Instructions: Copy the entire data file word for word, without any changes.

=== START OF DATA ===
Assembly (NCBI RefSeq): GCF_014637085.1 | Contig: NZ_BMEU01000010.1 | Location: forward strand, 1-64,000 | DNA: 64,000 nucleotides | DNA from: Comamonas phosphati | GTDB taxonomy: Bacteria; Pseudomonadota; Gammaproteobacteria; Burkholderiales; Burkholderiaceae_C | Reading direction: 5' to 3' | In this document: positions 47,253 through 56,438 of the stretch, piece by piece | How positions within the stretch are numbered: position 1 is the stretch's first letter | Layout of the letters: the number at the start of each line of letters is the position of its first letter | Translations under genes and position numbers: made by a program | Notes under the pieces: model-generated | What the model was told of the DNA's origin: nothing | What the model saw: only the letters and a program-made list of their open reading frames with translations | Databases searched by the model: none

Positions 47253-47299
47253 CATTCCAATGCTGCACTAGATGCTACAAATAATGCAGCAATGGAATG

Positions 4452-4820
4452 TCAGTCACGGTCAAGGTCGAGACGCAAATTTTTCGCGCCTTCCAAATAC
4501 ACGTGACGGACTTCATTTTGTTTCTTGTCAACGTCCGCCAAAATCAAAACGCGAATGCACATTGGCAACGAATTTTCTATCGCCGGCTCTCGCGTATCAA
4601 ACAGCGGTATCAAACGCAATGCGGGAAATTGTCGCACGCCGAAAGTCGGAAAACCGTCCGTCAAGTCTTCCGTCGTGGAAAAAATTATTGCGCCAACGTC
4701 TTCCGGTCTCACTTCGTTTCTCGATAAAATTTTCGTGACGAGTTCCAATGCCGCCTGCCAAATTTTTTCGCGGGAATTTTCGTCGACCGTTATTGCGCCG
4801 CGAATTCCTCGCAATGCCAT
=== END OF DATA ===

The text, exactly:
Assembly (NCBI RefSeq): GCF_014637085.1 | Contig: NZ_BMEU01000010.1 | Location: forward strand, 1-64,000 | DNA: 64,000 nucleotides | DNA from: Comamonas phosphati | GTDB taxonomy: Bacteria; Pseudomonadota; Gammaproteobacteria; Burkholderiales; Burkholderiaceae_C | Reading direction: 5' to 3' | In this document: positions 47,253 through 56,438 of the stretch, piece by piece | How positions within the stretch are numbered: position 1 is the stretch's first letter | Layout of the letters: the number at the start of each line of letters is the position of its first letter | Translations under genes and position numbers: made by a program | Notes under the pieces: model-generated | What the model was told of the DNA's origin: nothing | What the model saw: only the letters and a program-made list of their open reading frames with translations | Databases searched by the model: none

Positions 47253-47299
47253 CATTCCAATGCTGCACTAGATGCTACAAATAATGCAGCAATGGAATG

Positions 4452-4820
4452 TCAGTCACGGTCAAGGTCGAGACGCAAATTTTTCGCGCCTTCCAAATAC
4501 ACGTGACGGACTTCATTTTGTTTCTTGTCAACGTCCGCCAAAATCAAAACGCGAATGCACATTGGCAACGAATTTTCTATCGCCGGCTCTCGCGTATCAA
4601 ACAGCGGTATCAAACGCAATGCGGGAAATTGTCGCACGCCGAAAGTCGGAAAACCGTCCGTCAAGTCTTCCGTCGTGGAAAAAATTATTGCGCCAACGTC
4701 TTCCGGTCTCACTTCGTTTCTCGATAAAATTTTCGTGACGAGTTCCAATGCCGCCTGCCAAATTTTTTCGCGGGAATTTTCGTCGACCGTTATTGCGCCG
4801 CGAATTCCTCGCAATGCCAT